With the mourning period now over, the families of the victims of the disaster at Mount Meron are taking stock of a new reality without their loved ones.
Forty-five people were killed and dozens were injured in a crush at a heavily crowded Lag BaOmer celebration at the site in northern Israel on April 29.
Mandy Tzadik, 19, was one of 63 people who lost a father in the disaster, and as the oldest son is determined to honor his father by continuing in his footsteps.
"In my wildest dreams I never imagined my father being among the dead," says Mandy, who arrived at the Lag BaOmer celebration a few hours before his father.
“We talked on a video call, I can’t remember the words. I videoed myself dancing and showed it to my Dad and little brother who were on the road at the time,” Mandy recalls.
“I was.... on the mountain when a friend called to tell me that there was a multi-casualty incident and that they were performing CPR on a large number of people," he says.
“Since I am a first aid provider I went to help. We did not know where Dad was, we assumed he was helping the medics evacuate the wounded," says Mandy.
Despite not hearing from his father Ariel during the incident, Mandy was certain that he would appear once the area was cleared.
“Come morning we assumed he would come to pick up the tefillin from our tent. At 6:30am we saw that he was not coming so we decided to go home. On the way back we got the news,” says Mandy, adding that the task of leading the family now falls to him.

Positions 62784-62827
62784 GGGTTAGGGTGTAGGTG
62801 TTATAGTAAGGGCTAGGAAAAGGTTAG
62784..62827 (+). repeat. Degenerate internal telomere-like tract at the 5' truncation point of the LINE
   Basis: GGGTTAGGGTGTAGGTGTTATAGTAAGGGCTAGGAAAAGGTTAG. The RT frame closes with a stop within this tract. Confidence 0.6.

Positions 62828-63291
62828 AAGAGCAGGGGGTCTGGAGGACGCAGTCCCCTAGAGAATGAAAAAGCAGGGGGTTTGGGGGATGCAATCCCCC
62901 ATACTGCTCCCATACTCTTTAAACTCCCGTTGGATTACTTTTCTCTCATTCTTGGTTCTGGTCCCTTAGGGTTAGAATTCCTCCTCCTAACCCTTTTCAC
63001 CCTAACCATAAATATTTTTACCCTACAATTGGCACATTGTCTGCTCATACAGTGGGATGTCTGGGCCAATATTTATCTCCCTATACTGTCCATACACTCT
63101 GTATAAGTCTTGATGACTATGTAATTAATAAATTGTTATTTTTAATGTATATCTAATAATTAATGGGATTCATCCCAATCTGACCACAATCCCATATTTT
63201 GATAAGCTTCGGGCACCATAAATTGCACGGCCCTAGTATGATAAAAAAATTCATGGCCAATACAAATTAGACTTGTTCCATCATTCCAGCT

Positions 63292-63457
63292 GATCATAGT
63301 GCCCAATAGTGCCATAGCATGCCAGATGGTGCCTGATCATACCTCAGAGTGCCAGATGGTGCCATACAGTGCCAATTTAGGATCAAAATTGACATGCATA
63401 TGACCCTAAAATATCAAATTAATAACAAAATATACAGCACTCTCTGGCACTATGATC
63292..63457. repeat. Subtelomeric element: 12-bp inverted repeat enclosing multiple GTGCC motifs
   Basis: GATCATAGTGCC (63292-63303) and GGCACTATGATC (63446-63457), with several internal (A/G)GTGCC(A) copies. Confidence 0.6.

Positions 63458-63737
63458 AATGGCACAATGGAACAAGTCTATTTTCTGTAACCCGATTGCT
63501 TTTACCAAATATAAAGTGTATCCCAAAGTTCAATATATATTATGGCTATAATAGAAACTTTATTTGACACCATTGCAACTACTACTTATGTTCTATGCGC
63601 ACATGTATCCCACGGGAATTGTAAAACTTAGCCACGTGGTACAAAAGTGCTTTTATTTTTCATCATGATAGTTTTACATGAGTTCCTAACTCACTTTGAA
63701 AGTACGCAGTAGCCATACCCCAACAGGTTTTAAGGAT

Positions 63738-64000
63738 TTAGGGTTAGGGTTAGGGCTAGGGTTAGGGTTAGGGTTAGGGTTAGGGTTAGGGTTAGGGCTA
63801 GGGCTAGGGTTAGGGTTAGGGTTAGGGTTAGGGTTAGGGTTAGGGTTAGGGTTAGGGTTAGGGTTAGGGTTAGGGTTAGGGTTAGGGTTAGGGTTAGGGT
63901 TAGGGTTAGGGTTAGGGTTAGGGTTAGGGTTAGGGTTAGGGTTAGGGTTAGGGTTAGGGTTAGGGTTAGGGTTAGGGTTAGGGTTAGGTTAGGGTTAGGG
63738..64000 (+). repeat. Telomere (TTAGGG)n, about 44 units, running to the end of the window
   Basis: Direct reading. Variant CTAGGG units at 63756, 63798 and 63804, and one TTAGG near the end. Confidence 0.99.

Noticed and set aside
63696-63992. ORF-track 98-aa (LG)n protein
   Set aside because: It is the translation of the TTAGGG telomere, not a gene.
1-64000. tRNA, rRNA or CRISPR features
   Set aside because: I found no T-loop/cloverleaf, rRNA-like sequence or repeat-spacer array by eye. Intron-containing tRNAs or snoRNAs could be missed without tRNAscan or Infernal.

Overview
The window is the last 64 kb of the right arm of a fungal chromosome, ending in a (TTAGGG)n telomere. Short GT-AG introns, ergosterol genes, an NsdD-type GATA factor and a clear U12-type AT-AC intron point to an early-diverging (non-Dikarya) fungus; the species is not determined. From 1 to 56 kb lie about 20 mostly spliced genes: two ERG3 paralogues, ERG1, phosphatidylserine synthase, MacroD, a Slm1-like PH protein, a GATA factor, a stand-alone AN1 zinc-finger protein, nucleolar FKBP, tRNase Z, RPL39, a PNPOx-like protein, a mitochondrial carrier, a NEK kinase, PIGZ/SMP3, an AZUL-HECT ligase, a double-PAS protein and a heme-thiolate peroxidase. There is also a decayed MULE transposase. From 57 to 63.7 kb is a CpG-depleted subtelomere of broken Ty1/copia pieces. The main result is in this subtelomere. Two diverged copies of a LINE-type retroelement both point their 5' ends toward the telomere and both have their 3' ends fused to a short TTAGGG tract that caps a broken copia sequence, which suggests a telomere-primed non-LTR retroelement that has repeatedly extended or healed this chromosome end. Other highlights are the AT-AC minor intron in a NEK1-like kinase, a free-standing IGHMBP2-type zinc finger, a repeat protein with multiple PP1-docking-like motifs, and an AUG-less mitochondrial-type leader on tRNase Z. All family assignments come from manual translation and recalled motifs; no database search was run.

"I do not think it is possible to digest such a thing at all. We are five children, four sons and a daughter, the youngest is only nine years old. The concern for the family now falls on me. But I also see it as a mission because we are supposed to continue on Dad's path," he says.
“It's a completely different life without him. He was everything. His absence is the hardest thing for me and my siblings," says Mandy.
He says that he and his family are not looking for someone to blame for the incident, they just want to understand what happened in the crush in a passageway that led to so many deaths.
Finger-pointing “will not bring Dad back," he says.
"We will however not rest until the truth comes out. A real, consistent and serious investigation should be established. What happened was an egregious case of negligence.”
On Thursday, Attorney General Avichai Mandelblit announced that he had formulated an outline for a major inquiry into the disaster, which includes a joint probe by the Israel Police and its internal investigations department.